Prius Plug-In Quietly Ranks No. 2

The much-ballyhooed sales figures for the Chevrolet Volt hide another green-car success: the Toyota Prius Plug-In. Toyota's rechargeable hybrid hummed along with 1,652 sales in September, and it's only available in 15 coastal states. You won’t be able to buy it in the rest of the U.S. until next year.

That hasn't stopped the Prius Plug-In with 7,734 sales so far this year from earning a comfortable second place between the Volt and the Nissan Leaf. The Prius Plug-In has been on sale since last fall and spent much of the following spring among the fastest-selling cars in America. In some months, it even outpaced the first-place Volt, which spent much of this year facing more politicization than Joe the Plumber.

GM fought back, discounting Volt leases to as little as $269 a month for three years with roughly $2,800 down — leading some experts to argue it's better to lease a Volt than buy it. Is it bad business for GM? Perhaps, as the 2013 Volt now leases for $299 a month. Toyota undercuts that today with leases as low as $269 in some areas on the 2012 Prius Plug-In if you pony up as much as $3,599 at signing. Pay up to $459 a month and you can walk away with a Prius Plug-In in some areas with no money down.

How has the Prius Plug-In thrived? It has as much to do with the nameplate as anything. Since the first-gen Prius launched in mid-2000, Toyota has sold nearly 1.3 million. That makes it relatively mainstream: Americans have bought four Priuses for every five Hyundai Sonatas over the same span. Expanding the nameplate to include the smaller Prius c, extended-length Prius v and outlet-friendly Prius Plug-In made sense, I argued last year.

It paid off. Through September, sales for the Prius family have doubled versus sales for the original Prius a year ago. In nine months of 2012 sales, the nameplate has outsold full-year sales at any point in its 12-year U.S. history. The momentum fueled Prius Plug-In sales. Consider how the car ranks among other semi-affordable plug-ins:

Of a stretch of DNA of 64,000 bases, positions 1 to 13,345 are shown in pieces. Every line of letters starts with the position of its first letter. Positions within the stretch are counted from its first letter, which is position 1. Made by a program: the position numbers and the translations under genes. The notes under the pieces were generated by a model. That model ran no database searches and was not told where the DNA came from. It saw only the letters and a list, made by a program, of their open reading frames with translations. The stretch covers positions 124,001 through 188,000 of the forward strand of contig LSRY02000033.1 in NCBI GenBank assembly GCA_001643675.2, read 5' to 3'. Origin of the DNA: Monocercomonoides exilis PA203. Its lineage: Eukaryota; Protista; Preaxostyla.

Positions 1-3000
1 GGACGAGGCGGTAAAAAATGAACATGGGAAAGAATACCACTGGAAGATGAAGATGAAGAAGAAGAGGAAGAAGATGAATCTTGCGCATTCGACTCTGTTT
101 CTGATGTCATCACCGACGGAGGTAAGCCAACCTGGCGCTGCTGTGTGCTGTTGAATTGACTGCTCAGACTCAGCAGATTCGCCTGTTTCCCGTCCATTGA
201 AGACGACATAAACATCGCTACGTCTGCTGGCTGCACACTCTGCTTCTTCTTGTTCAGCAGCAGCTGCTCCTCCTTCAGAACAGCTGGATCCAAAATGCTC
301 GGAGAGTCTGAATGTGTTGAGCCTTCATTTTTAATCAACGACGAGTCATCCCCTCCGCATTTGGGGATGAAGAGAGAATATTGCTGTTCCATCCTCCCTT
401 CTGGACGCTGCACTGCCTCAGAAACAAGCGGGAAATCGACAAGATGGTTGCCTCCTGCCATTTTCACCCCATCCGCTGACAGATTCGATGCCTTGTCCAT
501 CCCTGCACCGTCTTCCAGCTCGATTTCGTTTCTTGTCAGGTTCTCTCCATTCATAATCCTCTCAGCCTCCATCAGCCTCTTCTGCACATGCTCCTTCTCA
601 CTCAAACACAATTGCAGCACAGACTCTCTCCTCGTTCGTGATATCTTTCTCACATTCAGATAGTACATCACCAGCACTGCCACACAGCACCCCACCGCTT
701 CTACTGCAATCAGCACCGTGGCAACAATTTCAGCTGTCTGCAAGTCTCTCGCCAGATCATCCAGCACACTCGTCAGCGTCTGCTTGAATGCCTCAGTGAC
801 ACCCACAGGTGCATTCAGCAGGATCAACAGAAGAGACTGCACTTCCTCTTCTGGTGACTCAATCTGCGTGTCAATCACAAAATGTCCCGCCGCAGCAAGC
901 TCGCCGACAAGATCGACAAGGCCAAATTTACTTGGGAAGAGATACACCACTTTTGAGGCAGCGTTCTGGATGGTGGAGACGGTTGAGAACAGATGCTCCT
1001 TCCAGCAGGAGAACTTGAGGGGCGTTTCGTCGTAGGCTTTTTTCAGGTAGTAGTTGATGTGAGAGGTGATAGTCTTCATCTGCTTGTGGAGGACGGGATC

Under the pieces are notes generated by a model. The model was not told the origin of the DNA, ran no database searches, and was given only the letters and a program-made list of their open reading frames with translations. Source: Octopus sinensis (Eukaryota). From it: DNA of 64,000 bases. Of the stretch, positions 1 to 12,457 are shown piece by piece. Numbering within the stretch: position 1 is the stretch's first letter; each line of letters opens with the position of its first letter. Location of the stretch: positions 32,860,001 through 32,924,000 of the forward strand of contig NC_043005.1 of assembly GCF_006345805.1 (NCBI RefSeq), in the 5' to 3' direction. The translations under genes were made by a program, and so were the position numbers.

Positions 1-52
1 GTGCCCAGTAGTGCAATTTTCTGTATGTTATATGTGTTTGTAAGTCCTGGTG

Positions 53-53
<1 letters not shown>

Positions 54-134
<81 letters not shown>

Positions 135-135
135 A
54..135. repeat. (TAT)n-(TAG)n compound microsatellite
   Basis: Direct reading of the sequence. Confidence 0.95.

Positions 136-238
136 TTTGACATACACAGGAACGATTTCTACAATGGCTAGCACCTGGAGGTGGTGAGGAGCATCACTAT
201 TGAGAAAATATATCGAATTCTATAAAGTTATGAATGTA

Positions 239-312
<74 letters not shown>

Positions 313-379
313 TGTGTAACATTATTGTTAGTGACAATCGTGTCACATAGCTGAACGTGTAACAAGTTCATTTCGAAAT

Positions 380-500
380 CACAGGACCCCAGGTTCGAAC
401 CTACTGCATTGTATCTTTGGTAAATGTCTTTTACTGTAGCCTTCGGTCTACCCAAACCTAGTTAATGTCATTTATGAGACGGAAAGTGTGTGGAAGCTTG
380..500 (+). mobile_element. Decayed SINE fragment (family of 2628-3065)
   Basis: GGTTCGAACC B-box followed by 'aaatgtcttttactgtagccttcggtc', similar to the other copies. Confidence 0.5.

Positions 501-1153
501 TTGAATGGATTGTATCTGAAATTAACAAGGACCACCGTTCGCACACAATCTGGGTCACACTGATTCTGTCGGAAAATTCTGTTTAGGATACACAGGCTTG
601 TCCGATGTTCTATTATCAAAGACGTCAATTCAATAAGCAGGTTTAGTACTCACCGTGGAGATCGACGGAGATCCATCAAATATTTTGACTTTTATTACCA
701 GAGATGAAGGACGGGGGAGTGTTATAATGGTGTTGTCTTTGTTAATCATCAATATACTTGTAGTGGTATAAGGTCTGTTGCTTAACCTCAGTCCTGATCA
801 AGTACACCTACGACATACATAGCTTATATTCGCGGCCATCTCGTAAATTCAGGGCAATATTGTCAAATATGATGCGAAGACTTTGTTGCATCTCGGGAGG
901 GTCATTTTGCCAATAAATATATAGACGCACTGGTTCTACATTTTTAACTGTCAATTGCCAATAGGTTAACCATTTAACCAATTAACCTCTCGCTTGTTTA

Of course, plug-in cars remain a flyspeck in the U.S. market; in September, the Chevrolet Sonic handily outsold all of the above cars combined. Can Toyota sustain the Prius Plug-In's relative success? It's hard to say. Slow sales could prompt Nissan to add a base trim that starts at a lower price, Nissan sources told Automotive News, but the Leaf already offers the best deal for leasing — a battleground among plug-in cars. Nissan starts Leaf leases at just $199 a month, besting any others in the group. Compare that to cars like the Fit EV and Focus Electric, which lease at nearly $400 per month.
If Toyota gets hungry for higher Prius Plug-In sales, expect more aggressive lease deals. The jury will be out until next year when cars like the Fit EV and Prius Plug-In start selling across more states and others, like the Smart ForTwo Electric and plug-in hybrid versions of the Honda Accord and Ford Fusion, hit the market.
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